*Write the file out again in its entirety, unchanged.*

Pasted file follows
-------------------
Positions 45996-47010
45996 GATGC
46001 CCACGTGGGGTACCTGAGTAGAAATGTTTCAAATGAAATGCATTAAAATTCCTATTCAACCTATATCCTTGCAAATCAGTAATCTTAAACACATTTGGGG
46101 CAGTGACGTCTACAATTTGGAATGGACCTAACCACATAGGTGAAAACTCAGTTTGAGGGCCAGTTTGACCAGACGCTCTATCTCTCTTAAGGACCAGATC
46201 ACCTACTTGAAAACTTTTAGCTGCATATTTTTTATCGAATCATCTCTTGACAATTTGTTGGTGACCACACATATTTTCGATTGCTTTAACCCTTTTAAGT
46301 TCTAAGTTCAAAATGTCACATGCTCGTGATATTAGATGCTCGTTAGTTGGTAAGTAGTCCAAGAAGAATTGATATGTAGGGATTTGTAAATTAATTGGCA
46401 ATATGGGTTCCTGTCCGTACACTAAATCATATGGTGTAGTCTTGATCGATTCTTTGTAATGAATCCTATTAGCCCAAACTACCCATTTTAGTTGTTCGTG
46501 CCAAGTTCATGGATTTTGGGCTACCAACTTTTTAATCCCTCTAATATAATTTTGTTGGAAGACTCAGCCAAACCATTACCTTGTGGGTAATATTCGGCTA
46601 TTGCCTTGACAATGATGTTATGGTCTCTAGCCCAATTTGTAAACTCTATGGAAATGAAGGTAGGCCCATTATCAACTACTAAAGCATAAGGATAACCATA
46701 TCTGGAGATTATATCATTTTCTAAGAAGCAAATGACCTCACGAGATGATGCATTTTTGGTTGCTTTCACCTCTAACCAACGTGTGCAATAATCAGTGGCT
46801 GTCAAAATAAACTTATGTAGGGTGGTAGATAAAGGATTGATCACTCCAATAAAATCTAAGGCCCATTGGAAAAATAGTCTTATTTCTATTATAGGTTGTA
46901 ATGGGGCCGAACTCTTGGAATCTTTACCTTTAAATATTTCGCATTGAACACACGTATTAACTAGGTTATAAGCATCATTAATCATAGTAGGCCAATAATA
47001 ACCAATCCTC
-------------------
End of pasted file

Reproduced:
Positions 45996-47010
45996 GATGC
46001 CCACGTGGGGTACCTGAGTAGAAATGTTTCAAATGAAATGCATTAAAATTCCTATTCAACCTATATCCTTGCAAATCAGTAATCTTAAACACATTTGGGG
46101 CAGTGACGTCTACAATTTGGAATGGACCTAACCACATAGGTGAAAACTCAGTTTGAGGGCCAGTTTGACCAGACGCTCTATCTCTCTTAAGGACCAGATC
46201 ACCTACTTGAAAACTTTTAGCTGCATATTTTTTATCGAATCATCTCTTGACAATTTGTTGGTGACCACACATATTTTCGATTGCTTTAACCCTTTTAAGT
46301 TCTAAGTTCAAAATGTCACATGCTCGTGATATTAGATGCTCGTTAGTTGGTAAGTAGTCCAAGAAGAATTGATATGTAGGGATTTGTAAATTAATTGGCA
46401 ATATGGGTTCCTGTCCGTACACTAAATCATATGGTGTAGTCTTGATCGATTCTTTGTAATGAATCCTATTAGCCCAAACTACCCATTTTAGTTGTTCGTG
46501 CCAAGTTCATGGATTTTGGGCTACCAACTTTTTAATCCCTCTAATATAATTTTGTTGGAAGACTCAGCCAAACCATTACCTTGTGGGTAATATTCGGCTA
46601 TTGCCTTGACAATGATGTTATGGTCTCTAGCCCAATTTGTAAACTCTATGGAAATGAAGGTAGGCCCATTATCAACTACTAAAGCATAAGGATAACCATA
46701 TCTGGAGATTATATCATTTTCTAAGAAGCAAATGACCTCACGAGATGATGCATTTTTGGTTGCTTTCACCTCTAACCAACGTGTGCAATAATCAGTGGCT
46801 GTCAAAATAAACTTATGTAGGGTGGTAGATAAAGGATTGATCACTCCAATAAAATCTAAGGCCCATTGGAAAAATAGTCTTATTTCTATTATAGGTTGTA
46901 ATGGGGCCGAACTCTTGGAATCTTTACCTTTAAATATTTCGCATTGAACACACGTATTAACTAGGTTATAAGCATCATTAATCATAGTAGGCCAATAATA
47001 ACCAATCCTC